The Future of UK’s Independent Ceramic Industry

The UK has always been associated with ceramics and pottery and, over the past few years, the country’s ceramic industry has gone through a revival thanks to independent makers and designers celebrating craftsmanship and using social media to connect with their customers. According to data, the sector grew 45% between 2009 and 2013, and since 2013 the employment in this industry has kept on increasing.

To find out about the current situation and what’s next, we chatted with 4 ceramicists and potters across the country to hear their views and predictions.

Olivia Fiddes

Olivia Fiddes is a Scottish ceramic artist based in London that creates homeware and objects using hand building techniques. When asked about why ceramics have become so popular over the past years Olivia says “There’s clearly been a shift away from ‘fast-fashion’ and consumption to more support for local, ethical and traditional businesses. Even if you aren’t able to be a ‘maker’ yourself you can be involved in that lifestyle by supporting makers and by having these goods in your home. I think shops and businesses definitely see this and have looked to sourcing products from artists, designers and craftspeople who value quality and self-expression. As a customer there is nothing more special than a one-off or limited run product, which handmade ceramics tend to be.


Photo by Olivia Fiddes

For Olivia, this shift in the way we consume products is also influenced by the current financial situation, “We’re spending rather than saving our money more because houses and families are more distant. We’re willing to spend money enjoying our everyday and living in the present, whether that is on special tableware, a holiday or going out for meals.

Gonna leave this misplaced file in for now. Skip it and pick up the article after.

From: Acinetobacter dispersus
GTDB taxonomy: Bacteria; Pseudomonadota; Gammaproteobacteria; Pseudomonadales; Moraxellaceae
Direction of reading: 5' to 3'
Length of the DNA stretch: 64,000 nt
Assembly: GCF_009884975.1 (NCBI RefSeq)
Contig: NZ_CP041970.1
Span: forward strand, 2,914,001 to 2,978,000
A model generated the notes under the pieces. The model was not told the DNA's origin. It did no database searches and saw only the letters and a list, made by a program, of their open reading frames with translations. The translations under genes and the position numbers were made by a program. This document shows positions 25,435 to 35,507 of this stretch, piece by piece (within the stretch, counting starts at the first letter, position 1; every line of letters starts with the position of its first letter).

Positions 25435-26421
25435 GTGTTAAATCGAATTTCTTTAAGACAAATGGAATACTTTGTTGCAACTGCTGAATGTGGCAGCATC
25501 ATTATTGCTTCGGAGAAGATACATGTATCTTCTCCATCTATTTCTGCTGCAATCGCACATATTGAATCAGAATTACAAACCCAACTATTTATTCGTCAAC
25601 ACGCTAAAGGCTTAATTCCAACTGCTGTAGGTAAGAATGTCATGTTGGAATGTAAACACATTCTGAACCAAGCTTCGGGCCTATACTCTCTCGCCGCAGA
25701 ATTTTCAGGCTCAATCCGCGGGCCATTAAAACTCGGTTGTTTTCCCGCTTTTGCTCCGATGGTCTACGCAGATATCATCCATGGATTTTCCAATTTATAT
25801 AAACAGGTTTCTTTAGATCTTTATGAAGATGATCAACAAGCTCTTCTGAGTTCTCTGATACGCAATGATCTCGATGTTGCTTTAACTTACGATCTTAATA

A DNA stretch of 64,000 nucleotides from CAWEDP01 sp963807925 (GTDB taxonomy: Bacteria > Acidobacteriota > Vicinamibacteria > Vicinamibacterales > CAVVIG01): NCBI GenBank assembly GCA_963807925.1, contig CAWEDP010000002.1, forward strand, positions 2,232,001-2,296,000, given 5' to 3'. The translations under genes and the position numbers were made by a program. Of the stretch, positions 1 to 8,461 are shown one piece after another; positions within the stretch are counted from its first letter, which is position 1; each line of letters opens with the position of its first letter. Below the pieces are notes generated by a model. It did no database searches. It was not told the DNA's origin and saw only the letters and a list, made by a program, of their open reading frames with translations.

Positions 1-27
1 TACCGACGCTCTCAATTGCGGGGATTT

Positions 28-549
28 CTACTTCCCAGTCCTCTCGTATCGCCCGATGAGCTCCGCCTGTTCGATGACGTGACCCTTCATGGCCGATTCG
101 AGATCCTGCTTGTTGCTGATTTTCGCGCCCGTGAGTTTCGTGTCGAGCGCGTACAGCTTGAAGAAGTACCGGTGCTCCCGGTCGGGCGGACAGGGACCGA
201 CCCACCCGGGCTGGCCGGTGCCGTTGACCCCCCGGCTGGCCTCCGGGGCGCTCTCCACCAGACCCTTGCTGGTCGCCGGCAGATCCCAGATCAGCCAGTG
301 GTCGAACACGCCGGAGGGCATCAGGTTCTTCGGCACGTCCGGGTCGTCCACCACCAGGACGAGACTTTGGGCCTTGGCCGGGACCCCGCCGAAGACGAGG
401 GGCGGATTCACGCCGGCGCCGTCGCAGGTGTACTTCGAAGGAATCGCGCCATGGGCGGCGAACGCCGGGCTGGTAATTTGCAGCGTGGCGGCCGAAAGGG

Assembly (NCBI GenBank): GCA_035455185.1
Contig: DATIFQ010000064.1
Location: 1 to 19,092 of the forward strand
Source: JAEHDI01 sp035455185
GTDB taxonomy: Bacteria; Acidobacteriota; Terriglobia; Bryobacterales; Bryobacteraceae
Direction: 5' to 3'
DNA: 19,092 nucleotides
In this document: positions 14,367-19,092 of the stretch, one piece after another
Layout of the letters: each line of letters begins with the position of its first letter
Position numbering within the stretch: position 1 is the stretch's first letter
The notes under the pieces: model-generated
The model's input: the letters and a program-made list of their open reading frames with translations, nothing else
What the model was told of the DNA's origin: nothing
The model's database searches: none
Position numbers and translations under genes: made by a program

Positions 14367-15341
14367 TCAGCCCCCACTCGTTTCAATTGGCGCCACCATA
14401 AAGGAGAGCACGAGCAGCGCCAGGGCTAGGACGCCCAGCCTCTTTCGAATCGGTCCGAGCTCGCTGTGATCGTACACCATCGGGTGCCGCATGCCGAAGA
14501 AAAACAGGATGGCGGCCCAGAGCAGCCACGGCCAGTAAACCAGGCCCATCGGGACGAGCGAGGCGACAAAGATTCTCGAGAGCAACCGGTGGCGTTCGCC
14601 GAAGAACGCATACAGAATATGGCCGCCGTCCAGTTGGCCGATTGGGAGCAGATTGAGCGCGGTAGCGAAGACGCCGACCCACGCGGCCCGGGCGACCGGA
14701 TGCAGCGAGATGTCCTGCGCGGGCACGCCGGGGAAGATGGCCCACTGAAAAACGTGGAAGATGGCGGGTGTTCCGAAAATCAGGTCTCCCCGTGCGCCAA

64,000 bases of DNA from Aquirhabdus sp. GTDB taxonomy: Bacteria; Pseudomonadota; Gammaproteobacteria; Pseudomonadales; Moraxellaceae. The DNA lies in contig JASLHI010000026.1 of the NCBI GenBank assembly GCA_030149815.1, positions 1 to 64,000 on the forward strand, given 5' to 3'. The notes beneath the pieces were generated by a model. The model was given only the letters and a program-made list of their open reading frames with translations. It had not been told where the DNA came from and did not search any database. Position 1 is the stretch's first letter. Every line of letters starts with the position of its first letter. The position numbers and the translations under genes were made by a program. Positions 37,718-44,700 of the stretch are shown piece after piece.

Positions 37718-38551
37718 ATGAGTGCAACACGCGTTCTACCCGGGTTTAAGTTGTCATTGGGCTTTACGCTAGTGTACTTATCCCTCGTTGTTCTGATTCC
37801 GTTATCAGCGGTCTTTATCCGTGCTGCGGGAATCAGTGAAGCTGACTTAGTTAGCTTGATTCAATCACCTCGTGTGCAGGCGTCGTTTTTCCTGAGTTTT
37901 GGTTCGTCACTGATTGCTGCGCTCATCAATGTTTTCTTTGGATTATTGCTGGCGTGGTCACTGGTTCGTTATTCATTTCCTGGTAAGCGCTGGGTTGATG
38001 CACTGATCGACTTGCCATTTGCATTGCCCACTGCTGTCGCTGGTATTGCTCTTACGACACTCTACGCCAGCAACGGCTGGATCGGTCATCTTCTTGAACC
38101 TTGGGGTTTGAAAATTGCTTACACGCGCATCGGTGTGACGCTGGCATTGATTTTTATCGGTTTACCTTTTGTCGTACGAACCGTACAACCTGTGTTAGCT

Photo by Johanna Tagada / Photo by Association

Ana Abellán

Spanish ceramicist Ana Abellán started working with ceramics 5 years ago after moving to Edinburgh and attending an evening course for adults. Ana agrees with Olivia when it comes to the value of owning something special, “We all want to have unique things, things that have a meaning – I really believe in quality over quantity. I don’t want to have ten cups made with a machine somewhere in China, I’d rather have one handmade cup that has some kind of special energy“. The way we live right now has also influenced how we interact with things around us and Ana thinks that “Society has lost the connection with nature and beauty. I think we need to relearn how to slow down and appreciate the beauty inherent in simple things we have around us, although I am the first one on that list – I am always rushing everywhere trying to get too many things done.


Photo by David Guillen

When asked about what ceramic artists need to do to supply customer needs in the near future Ana says that “Ceramic artists have done a great job over the last few years, promoting themselves, sharing more and making ceramics more attractive. Getting in touch with customers and listening to them is important, as well as being affordable but valued.


Photo by David Guillen

Home Thrown Studio